I've been on 110 cruises and I've learned a lot of tips for saving money on this form of travel.
Skip the specialty meals, spa services, and excursions that can cost extra.
Don't forget to pack basics like sunscreen so you can avoid paying a premium for them on board.
I've been on 110 cruises in the past few decades, and I've learned some of the best ways to get a great deal before and during a trip.
Here are some of my best tips for saving money on a cruise.
Select a simpler cabin
The lower the category of cabin you select, the less expensive it tends to be.
It might be even easier to downgrade your cabin if you're not planning to spend much time in your room or you're traveling somewhere chilly, like Alaska, where you anticipate you won't use a balcony much.
Or, if you mostly want a balcony for the views, consider choosing a cheaper room with an exterior window.
There's also nothing wrong with interior cabins, which tend to be the cheapest option. As a bonus, some cruise lines have virtual "windows" or "balconies" inside interior cabins that can give you the feeling of the real deal.
Reconsider the beverage packages— especially if some adults in your room don't drink much
A beverage package can be a major expense and poor value unless you're really in a partying mood. In some cases, it might be cheaper to order your drinks à la carte and mix in some more affordable options.
Beverage packages can also be a waste of money if your room includes adults who don't drink much. On most cruise lines, all guests of legal drinking age in a stateroom must purchase a beverage package if one person does.
So if a deluxe beverage package on Royal Caribbean is about $78 a person each day and one person of legal drinking age in your room buys it, everyone else must as well. In that case, four adults sharing a room can easily spend over $2,000 for drinks alone on a seven-night cruise.
Don't book your excursions through the ship
It's not a bad idea to book excursions to enjoy at each port, like scuba-diving expeditions or golf-cart tours, but keep in mind they can be pricier when you book them through the cruise line.
Many people book excursions through the cruise line because the ship must wait for individuals on its excursions to return. On the other hand, the ship can leave without you if you're on an independent excursion that runs late.
If you're looking to save money it might be worth finding other excursions at your port and hiring a cab service to transport you back to the ship. Remember that it's your responsibility to return to that ship on time.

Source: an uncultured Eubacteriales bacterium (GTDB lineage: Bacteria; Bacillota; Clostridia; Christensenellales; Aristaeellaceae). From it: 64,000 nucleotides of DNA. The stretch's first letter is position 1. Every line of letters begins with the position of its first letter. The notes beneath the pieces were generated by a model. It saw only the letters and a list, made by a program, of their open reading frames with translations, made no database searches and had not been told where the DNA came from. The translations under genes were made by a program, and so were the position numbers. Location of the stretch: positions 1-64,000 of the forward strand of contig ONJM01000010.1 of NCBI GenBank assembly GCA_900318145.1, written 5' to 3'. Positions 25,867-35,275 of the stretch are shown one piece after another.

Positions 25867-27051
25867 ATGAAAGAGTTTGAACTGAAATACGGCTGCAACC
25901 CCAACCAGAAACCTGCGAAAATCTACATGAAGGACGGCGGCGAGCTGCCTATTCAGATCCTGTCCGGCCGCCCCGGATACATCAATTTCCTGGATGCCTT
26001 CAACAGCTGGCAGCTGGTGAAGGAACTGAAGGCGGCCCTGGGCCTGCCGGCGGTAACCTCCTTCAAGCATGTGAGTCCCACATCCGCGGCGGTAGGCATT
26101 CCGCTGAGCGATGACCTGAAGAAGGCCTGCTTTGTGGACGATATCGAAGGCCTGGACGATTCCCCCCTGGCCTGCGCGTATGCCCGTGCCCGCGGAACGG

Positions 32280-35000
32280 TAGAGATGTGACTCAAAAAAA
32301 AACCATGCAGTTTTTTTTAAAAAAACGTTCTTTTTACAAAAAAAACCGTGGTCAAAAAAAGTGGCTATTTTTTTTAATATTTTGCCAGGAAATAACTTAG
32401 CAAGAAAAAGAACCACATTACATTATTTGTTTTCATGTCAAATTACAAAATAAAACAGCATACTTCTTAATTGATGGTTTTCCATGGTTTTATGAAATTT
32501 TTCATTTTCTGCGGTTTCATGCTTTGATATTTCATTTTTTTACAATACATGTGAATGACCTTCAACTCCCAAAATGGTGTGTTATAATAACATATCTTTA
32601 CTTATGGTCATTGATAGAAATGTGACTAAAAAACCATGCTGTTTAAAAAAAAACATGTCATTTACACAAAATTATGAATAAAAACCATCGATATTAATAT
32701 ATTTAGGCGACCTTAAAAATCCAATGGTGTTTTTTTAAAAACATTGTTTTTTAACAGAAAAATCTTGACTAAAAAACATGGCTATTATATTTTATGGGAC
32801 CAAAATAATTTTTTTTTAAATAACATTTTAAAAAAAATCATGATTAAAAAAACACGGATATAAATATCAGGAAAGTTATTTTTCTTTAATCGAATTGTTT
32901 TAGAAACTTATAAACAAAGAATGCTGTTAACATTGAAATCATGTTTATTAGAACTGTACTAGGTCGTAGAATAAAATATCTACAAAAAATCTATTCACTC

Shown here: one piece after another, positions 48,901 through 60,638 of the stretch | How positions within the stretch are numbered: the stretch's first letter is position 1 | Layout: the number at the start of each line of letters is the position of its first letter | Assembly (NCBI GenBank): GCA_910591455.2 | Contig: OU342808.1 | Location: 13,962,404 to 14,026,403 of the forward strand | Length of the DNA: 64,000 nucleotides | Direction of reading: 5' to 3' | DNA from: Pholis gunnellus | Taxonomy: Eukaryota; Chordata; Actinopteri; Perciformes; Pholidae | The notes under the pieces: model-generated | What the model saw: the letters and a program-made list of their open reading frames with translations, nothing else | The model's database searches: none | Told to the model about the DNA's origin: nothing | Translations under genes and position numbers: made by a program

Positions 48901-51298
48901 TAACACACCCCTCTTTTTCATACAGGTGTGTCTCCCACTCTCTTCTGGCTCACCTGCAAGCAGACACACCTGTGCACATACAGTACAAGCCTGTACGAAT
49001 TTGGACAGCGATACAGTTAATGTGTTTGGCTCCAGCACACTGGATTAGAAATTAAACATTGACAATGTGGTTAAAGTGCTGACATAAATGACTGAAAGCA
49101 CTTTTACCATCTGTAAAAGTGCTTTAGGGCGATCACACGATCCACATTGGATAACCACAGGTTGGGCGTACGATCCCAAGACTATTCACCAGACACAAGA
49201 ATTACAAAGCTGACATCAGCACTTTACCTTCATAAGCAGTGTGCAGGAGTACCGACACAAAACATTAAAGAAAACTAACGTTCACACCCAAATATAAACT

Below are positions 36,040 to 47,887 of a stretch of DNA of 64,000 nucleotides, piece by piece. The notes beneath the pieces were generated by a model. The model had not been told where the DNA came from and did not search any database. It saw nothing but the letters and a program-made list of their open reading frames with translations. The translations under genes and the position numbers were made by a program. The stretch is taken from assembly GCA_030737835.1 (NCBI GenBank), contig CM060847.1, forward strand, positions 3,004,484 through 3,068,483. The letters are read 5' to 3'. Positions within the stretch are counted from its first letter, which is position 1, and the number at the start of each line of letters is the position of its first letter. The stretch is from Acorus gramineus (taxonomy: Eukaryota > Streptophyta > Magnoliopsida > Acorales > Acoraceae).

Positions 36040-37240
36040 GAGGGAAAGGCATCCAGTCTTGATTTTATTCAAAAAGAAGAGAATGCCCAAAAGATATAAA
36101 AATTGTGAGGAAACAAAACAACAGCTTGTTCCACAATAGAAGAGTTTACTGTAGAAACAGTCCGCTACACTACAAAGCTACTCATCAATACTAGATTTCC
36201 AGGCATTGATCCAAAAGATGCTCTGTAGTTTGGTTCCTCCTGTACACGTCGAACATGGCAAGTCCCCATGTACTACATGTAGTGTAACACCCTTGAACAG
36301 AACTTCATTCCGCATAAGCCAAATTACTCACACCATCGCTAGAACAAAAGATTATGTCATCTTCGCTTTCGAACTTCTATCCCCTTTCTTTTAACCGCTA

Be careful when choosing which onboard activities to partake in — when in doubt, stick to the free ones
A vacation is a vacation but know what you're getting into as you have fun on the ship.
Cruises tend to have a lot of free activities on the ship, like trivia or concerts. They also have some activities or amenities that cost extra and may be tempting.
If you plan to gamble at the onboard casinos, consider giving yourself a strict budget before you start. Enjoy the free glass of sparkling wine at the ship's art auction, but remember that you might be better off buying art at home when you have more time to think and research.
Also consider skipping the onboard spa — I've found many services at sea can cost double what they might on land. If you plan to treat yourself to a massage or haircut, just factor it into your budget ahead of time.
Skip the specialty food and restaurants
A cruise's price tag often includes a bunch of complimentary meals and some smaller bites. But many ships come with add-ons like specialty coffees, sundaes, and baked goods that can add up.
If you plan to buy extra goodies, you may want to check your room's bill on the TV or at the guest-relations desk mid-cruise to see where you stand with your budget.
Many ships also have restaurants that cost extra to dine at — they can be pretty tempting with hibachi-style specials or Italian dinners, but skipping them is an easy way to save the $60 to $80 a bonus meal might cost you.
Pack carefully to avoid overpaying for essentials
If you forget to pack sunscreen you can buy some on your cruise ship, but you'll likely end up paying way more than you would've on land.
Shops on cruise ships can have a lot of overpriced items, so carefully pack your toiletries and over-the-counter meds so you won't be forced to buy basic necessities on board at premium prices.
I try to skip the onboard shops unless I want a special souvenir with the cruise line's logo or ship's name.
Snap your own photos
Staff photographers often roam cruise ships – especially the dining areas on formal nights — but a single photograph from them can cost upwards of $22. You might be shelling out hundreds of dollars if you want to purchase a photo package.
Instead, do your own photo shoots with your camera (or phone). You can also ask your server to snap a quick photo of you and your dining mates or ask fellow cruisers.
Sometimes frequent cruises are offered a free professional photo as a perk, but remember that might lead to the temptation to buy "just one more" since the first was free.
This story was originally published on August 7, 2023, and most recently updated on February 13, 2024.
Read the original article on Business Insider